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PMO Project Management Templates

May 7 2007

Managing your Project Management Office using Project Management Templates

Have you ever worked in an organization that has too many projects, which are all managed differently and all have mixed levels of success?

This is exactly the kind of problem that a Project Management Office, or “PMO” is set up to address. A PMO is created to make sure that your organization has a neatly defined set of projects that are aligned with your corporate strategy and are delivered on time and under budget.

Defining the Role of a PMO

To help you learn more about what a PMO does, we’ve answered 5 popular PMO questions. By reading these answers, you’ll learn more about what makes a PMO tick and why it’s good to have one around.

1. What exactly is a PMO?

A PMO is a department responsible for improving project management within an organization. It’s important to note that a PMO is a permanent department within an organization, it’s not a temporary function or an outsourced activity. It’s there to constantly improve an organizations level of project management success. It does this by making sure that the organization implements the right projects, using the right processes and the right tools needed to succeed. You can always use Project Management Templates to manage your PMO.

2. What types of PMOs exist?

There are 3 types of PMOs that may exist in an organization:

Supportive PMO. This is the most common type of PMO. Its purpose is to empower project managers and teams to deliver their projects more successfully. It doesn’t control or direct projects, instead it focuses on supporting projects through training, mentoring, administration and reporting.

Controlling PMO. Supportive services may not be enough to put projects back on track. By offering controlling services (such as project reviews, audits, assessments and governance), the PMO can influence project delivery. It can also enforce standards, implement processes and manage overall project risk.

Directive PMO. The least common, but sometimes most effective type of PMO, is one that offers directive services. In this case, the PMO does not just support and control projects, but it’s responsible for actually running them. In a Directive PMO, each of the Project Managers report to the PMO Director as their supervisor. This helps to “corral” all of the project work within an organization, to one department.

3. Which type of PMO is suitable?

If you want to implement or improve your PMO, then these tips will help you to decide which model is best suited to your organization:

  • If you’re implementing a PMO from scratch, then a Supportive PMO it best. It helps you add value by providing reporting, training and monitoring services, without taking on the responsibility for controlling and directing projects.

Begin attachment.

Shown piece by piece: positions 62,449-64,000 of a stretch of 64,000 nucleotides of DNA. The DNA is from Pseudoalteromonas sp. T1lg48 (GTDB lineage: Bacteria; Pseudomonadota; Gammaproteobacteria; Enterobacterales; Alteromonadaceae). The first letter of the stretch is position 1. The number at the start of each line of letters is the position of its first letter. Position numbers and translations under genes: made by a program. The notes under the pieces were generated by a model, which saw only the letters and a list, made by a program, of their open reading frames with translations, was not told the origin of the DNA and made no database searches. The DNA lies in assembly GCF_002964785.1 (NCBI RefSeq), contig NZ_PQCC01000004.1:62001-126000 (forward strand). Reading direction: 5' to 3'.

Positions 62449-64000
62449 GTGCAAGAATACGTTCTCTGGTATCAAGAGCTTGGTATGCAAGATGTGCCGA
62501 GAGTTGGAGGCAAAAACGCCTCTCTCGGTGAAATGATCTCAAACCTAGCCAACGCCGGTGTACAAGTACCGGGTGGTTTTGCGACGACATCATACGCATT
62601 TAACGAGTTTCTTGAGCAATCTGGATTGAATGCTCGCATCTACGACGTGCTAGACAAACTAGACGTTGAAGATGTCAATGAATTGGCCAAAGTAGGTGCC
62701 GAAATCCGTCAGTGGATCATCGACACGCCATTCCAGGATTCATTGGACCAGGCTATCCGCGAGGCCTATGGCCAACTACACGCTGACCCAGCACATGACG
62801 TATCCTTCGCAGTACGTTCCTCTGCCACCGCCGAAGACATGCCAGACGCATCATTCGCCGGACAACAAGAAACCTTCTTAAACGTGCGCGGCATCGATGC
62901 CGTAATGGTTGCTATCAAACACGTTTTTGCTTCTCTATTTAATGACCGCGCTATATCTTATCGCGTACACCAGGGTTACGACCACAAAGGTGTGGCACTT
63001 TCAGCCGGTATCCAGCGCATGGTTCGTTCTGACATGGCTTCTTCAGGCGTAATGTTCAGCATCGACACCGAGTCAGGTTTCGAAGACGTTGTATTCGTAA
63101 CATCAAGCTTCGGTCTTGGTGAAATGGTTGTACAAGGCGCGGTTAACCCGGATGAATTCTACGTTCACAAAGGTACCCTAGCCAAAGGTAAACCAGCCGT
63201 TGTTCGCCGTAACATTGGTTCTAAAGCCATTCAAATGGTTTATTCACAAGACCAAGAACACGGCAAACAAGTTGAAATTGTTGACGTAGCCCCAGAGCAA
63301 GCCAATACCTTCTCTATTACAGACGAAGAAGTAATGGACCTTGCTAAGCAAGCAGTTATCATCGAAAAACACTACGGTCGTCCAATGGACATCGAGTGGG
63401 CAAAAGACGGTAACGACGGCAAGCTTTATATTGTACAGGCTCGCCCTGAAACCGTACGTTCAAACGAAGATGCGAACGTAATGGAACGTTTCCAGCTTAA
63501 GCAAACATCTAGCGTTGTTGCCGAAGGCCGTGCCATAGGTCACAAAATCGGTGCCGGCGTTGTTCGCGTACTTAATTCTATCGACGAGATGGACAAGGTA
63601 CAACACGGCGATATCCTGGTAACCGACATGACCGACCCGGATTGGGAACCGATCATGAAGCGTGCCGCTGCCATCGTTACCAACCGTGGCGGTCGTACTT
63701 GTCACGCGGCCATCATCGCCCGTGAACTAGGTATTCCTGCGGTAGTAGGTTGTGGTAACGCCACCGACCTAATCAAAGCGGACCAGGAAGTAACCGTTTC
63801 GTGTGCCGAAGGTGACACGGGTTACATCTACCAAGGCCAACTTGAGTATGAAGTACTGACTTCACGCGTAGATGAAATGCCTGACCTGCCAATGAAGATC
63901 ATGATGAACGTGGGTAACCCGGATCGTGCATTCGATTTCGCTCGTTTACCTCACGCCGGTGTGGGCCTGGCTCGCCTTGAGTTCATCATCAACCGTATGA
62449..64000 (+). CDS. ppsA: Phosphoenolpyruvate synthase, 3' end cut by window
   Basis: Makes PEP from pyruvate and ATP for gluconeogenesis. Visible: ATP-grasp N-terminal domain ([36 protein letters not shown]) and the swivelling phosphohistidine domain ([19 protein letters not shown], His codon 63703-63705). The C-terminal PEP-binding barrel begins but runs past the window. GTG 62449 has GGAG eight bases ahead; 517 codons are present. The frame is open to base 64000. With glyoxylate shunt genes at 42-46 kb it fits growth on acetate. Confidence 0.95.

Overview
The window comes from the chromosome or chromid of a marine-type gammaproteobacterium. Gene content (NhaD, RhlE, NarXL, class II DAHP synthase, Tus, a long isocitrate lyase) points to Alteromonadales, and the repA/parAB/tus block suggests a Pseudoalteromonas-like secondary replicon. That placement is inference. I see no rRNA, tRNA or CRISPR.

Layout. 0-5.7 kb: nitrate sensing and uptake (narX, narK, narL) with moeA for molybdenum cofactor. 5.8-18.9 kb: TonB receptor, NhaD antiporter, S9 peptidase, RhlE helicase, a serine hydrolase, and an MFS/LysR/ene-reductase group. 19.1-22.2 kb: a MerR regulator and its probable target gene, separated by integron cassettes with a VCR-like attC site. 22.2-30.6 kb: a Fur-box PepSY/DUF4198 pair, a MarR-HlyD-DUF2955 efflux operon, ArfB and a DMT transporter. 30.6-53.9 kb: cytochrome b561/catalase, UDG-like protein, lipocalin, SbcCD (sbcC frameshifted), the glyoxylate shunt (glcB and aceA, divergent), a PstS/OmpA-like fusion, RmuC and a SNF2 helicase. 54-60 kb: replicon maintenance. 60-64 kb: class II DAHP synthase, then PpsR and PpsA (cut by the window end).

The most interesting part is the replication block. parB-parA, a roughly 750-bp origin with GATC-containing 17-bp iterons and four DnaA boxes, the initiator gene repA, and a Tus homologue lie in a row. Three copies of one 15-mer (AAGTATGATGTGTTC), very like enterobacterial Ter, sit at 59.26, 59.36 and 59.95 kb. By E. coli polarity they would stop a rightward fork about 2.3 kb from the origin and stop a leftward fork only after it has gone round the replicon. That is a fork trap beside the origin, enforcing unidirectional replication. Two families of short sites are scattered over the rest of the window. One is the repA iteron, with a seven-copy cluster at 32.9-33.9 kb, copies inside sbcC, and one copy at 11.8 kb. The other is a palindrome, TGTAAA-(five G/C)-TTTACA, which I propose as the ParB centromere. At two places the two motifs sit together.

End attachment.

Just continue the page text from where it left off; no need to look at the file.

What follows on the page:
• If you have an established PMO and you want to ensure that projects are independently assessed, then a Controlling PMO is best.  You can directly influence the success of projects, as well as implement best practices, standards and project management tools.
  • If your organization has a small set of high risk projects at any one time, then often, a Directive PMO is best. While you’ll directly be responsible for the outcome of each project, you can combine all of your organizational resource into making a small set of targeted project activities successful.

4. What are the PMO’s responsibilities?

Regardless of the type of PMO you employ, it will be responsible for:

  • identifying and resolving common problems across projects
  • standardizing project management processes and tools
  • improving project management capabilities and skills
  • monitoring and reporting on project status
  • reducing the cost of projects
  • improving project success.

5.  How do you set up and implement a PMO?

To set up and run an efficient PMO operation, you need to progress through 4 phases:

PMO Initiation: Within this phase, the role of the PMO is defined, sponsorship is obtained and a PMO Charter is created. Funding is sought and a Steering Committee is appointed to oversee the operation. Staff are appointed to each PMO role, a premise is obtained and the team are relocated, along with the necessary communications infrastructure. Whew!

PMO Planning: By now, you’ve got the sponsorship, staff and funding you need. The next step is to create a PMO Execution Plan, which describes how you are going to offer all of the required services. You will then want to select which online project management or project management templates you need to succeed.

PMO Execution: With capable staff and a solid execution plan, you’re ready to offer supporting, controlling and / or directive services to project teams. This will include offering training, mentoring and support. It may also include reviews and assessments or the management of projects themselves.

PMO Improvement: A PMO is an on-going operation, so you’ll need to continually improve your level of service. You can do this by reviewing the effectiveness of your department and the success of projects within your organization. Service improvements need to be continually implemented, to enable the level of project management within your organization to mature.

It’s a lot of work – but organizations with a successful PMO find that they can deliver more projects on time and under budget. It may not be for everyone, but if your organization has mixed project management success, then a PMO Project Management Templates may be exactly what’s needed to get back on track.